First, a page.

Meet Tyler Batson!
Tyler and I studied together in Rome in 2006 and we’ve reconnected in Istanbul for another foreign adventure! Tyler left California 8 months ago and unexpectedly found himself on an indefinite world journey. He spent 4 months in Thailand, then 4 months in India, and now he’s in Turkey – working his way home.
He’s got an incredible story, and an inspiring blog to share it with you. http://lessonsfromavagabond.tumblr.com/ (yes, I’m taking notes). He’s also much better about updating photos and videos more regularly – subscribe to his blog and follow his journey. You’ll see me making a few guest appearances!
I believe in free will – the ability to choose my own path and the power to create my own future. However, I am not free-spirited. I only take very carefully calculated risks. I am a planner. I am a control freak. I thrive in a predictable routine. In exercising my right to free will, I have thus far made choices that lead toward stability and comfort.
While backpacking through Sicily in the fall of 2003, I met a fellow traveller who had been on the road for years. He worked at hostels in exchange for a free place to stay and found some oddball jobs to earn a modest amount of money. He stayed in one city or country until he had the desire and the means to get to his next destination. And he had been everywhere. I was inspired.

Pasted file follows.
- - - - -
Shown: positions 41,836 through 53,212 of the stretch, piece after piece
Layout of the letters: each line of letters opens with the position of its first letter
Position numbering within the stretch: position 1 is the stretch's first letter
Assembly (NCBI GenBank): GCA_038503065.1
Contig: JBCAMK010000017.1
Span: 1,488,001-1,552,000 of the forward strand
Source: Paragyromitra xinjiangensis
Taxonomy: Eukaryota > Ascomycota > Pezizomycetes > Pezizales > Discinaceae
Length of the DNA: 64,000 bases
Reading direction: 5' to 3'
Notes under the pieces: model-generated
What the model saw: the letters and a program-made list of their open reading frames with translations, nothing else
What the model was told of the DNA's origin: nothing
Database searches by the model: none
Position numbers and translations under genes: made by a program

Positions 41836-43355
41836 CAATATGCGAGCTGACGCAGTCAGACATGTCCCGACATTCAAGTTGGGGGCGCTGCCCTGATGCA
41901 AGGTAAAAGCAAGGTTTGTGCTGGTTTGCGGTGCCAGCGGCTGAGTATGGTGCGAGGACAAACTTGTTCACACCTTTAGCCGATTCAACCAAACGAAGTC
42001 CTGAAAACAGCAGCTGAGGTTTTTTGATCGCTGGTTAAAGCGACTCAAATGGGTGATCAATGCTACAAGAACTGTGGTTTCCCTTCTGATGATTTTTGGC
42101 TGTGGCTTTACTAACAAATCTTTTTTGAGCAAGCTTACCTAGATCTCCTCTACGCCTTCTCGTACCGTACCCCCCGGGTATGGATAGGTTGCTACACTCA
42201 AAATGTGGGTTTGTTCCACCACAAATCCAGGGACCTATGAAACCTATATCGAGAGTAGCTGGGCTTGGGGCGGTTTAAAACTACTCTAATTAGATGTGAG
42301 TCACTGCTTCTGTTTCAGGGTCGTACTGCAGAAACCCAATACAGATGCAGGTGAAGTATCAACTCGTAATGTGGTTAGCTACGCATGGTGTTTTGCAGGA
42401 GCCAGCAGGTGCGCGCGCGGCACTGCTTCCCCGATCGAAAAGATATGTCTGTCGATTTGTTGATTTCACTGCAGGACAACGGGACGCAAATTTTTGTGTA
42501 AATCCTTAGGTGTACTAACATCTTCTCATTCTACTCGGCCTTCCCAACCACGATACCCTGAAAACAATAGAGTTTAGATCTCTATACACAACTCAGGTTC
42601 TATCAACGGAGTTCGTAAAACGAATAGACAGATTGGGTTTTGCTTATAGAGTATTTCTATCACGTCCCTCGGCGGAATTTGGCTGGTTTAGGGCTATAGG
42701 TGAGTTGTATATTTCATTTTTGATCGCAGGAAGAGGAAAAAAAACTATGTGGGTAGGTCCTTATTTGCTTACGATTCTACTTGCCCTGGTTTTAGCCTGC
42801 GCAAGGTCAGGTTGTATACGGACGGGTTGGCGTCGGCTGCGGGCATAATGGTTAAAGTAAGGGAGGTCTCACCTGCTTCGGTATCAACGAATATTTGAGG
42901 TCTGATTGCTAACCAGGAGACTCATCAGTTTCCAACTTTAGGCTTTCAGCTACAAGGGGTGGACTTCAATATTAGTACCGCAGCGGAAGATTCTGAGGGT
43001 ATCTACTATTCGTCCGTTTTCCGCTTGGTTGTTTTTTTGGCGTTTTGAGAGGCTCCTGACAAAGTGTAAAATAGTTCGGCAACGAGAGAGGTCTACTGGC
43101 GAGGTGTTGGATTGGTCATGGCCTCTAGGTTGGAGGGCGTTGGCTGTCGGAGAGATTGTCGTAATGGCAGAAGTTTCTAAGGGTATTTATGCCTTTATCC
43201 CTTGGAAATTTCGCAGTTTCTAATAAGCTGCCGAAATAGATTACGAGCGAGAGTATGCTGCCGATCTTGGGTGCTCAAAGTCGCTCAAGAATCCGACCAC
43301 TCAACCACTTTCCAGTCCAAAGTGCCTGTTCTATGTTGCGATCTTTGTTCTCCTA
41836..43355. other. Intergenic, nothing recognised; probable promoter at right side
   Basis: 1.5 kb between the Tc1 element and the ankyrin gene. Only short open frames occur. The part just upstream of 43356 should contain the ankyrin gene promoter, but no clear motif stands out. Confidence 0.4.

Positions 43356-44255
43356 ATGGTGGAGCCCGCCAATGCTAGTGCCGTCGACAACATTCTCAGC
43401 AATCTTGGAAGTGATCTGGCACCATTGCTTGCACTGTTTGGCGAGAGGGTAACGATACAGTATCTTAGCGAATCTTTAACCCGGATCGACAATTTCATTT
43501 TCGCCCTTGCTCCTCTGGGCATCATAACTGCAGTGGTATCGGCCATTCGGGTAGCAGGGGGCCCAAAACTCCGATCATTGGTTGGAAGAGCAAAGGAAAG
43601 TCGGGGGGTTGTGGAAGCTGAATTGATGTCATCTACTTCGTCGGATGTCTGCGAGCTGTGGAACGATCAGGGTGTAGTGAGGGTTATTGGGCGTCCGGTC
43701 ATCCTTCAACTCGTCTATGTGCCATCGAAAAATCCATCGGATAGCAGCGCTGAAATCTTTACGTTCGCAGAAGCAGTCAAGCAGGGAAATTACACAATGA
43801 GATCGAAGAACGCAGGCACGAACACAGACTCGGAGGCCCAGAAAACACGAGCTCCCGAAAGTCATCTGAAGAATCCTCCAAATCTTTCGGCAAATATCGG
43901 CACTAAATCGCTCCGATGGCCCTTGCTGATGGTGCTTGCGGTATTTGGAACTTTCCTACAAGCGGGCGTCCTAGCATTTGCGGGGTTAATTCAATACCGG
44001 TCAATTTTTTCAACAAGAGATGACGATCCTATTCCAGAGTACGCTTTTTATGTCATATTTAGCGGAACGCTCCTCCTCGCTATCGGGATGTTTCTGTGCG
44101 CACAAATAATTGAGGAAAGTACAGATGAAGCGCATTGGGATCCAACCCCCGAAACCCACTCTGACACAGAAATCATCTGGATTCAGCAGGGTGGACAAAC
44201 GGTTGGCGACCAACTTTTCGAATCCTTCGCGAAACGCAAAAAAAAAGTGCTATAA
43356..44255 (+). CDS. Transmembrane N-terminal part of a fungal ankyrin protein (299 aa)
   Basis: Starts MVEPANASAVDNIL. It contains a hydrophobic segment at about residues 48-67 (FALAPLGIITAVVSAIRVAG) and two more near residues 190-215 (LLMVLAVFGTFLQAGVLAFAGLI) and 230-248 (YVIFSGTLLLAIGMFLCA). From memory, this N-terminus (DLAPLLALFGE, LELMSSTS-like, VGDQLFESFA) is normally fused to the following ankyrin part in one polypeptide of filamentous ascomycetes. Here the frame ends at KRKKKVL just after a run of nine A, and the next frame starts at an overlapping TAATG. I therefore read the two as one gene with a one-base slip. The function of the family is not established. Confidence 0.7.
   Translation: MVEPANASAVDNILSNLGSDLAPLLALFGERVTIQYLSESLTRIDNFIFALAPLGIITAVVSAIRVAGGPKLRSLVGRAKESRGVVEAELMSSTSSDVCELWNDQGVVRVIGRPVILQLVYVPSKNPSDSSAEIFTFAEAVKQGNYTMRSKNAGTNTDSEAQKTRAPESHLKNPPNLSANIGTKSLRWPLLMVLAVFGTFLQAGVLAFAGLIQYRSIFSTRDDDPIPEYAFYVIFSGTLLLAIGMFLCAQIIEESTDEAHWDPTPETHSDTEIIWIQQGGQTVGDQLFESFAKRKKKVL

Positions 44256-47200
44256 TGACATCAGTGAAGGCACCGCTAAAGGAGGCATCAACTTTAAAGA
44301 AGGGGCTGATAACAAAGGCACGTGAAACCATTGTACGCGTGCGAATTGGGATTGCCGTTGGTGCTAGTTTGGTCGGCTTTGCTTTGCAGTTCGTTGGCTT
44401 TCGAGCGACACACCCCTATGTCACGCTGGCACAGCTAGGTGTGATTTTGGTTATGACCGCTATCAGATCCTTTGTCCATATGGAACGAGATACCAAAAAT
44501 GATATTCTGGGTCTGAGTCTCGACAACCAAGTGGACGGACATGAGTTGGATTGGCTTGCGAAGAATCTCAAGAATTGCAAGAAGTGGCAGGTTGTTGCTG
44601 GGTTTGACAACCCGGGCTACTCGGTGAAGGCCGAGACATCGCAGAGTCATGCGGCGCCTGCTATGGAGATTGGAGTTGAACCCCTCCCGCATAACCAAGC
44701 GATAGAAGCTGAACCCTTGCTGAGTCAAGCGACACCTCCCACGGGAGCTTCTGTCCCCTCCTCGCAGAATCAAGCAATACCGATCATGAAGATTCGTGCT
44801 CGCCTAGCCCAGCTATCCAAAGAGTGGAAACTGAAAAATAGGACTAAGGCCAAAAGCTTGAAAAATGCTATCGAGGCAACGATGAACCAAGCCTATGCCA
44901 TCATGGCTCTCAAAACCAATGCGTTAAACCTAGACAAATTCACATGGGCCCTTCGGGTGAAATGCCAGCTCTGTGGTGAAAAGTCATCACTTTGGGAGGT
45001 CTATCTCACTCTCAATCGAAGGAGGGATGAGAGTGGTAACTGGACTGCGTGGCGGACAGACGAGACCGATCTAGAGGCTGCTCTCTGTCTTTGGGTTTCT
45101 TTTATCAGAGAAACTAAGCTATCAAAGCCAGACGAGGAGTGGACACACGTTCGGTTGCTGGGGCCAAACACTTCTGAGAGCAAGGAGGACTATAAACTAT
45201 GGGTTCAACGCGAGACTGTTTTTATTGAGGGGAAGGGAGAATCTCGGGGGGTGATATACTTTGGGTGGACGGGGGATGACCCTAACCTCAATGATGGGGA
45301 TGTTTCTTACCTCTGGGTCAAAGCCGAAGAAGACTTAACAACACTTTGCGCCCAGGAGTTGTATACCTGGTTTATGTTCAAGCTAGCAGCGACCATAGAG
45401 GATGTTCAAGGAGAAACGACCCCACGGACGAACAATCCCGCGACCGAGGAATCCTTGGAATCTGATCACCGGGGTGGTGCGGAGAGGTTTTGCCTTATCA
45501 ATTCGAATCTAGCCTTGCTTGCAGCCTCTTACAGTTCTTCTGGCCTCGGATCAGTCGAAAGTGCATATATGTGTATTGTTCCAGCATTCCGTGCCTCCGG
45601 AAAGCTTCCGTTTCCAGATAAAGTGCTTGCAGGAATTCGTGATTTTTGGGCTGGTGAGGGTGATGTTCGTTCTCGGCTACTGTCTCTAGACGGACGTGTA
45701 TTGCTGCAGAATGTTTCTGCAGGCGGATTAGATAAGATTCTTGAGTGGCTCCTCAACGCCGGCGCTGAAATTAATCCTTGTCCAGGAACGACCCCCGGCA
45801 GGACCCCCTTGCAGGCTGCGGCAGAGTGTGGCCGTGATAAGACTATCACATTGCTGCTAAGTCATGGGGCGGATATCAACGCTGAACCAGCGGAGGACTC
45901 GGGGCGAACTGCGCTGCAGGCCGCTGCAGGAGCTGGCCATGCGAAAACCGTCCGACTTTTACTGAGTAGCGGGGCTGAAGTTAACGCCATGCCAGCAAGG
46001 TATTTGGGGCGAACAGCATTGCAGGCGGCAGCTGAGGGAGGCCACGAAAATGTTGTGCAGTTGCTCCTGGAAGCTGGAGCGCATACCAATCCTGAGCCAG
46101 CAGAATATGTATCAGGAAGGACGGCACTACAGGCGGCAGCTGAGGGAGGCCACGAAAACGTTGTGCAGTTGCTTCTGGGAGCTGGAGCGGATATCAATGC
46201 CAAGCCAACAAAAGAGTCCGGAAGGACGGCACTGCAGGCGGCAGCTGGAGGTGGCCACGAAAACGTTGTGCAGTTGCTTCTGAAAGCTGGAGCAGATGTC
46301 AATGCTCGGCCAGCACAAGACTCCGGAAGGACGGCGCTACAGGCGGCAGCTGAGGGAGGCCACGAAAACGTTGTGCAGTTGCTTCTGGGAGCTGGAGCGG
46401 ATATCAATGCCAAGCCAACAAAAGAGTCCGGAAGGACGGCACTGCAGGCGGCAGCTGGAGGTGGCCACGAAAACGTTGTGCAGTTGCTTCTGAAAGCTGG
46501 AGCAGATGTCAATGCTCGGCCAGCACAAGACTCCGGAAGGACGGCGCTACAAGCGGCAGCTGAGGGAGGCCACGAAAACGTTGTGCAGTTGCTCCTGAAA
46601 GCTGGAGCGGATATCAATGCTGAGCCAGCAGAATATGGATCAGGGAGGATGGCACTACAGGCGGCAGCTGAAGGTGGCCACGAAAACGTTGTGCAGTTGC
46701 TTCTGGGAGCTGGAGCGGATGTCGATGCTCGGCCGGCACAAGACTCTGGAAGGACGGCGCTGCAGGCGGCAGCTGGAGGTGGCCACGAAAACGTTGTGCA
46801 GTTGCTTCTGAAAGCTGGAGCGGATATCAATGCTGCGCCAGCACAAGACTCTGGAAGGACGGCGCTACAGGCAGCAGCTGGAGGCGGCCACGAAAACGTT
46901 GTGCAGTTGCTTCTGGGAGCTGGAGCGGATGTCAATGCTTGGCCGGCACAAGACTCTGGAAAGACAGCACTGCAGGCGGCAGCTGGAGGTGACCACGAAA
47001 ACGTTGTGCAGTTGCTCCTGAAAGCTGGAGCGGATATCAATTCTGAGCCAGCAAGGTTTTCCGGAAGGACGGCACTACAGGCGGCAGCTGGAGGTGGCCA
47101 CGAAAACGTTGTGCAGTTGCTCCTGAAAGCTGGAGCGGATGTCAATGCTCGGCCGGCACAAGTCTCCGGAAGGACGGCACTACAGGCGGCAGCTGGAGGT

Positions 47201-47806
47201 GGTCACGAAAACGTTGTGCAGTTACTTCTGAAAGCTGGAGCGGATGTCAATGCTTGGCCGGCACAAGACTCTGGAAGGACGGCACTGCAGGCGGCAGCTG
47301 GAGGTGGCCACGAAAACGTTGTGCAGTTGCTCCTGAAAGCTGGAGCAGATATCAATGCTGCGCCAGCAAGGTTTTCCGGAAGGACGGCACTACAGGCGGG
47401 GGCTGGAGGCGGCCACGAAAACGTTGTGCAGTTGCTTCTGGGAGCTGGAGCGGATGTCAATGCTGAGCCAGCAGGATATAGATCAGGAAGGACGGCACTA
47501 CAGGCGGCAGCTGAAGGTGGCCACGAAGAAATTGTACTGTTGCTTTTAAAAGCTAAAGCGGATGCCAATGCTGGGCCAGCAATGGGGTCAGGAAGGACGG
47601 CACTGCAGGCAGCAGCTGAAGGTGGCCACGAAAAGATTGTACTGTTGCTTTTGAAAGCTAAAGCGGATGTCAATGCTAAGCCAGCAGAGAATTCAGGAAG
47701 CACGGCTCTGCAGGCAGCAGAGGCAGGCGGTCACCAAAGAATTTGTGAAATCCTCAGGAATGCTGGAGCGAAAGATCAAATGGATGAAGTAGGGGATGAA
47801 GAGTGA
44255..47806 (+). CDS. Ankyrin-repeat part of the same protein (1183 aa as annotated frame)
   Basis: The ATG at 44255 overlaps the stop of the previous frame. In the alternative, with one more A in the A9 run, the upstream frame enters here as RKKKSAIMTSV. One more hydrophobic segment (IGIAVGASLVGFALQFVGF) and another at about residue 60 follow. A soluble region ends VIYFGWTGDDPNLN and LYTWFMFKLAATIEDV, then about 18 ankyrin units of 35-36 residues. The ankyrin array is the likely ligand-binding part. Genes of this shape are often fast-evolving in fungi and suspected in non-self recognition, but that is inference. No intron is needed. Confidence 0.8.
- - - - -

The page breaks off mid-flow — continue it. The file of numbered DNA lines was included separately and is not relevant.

However, the downside of booking a roundtrip flight is that your traveling adventures come to an end. At 20, I didn’t yet have the strength or confidence to roam the world without a “plan.” I returned to the States to go back to school. While my 90-day backpacking adventure opened my eyes to the world, it was a superficial “taste” of 8 different countries. I desperately craved an experience that would connect me with a culture and a people. I chose Italy and prepared to spend a semester in Rome.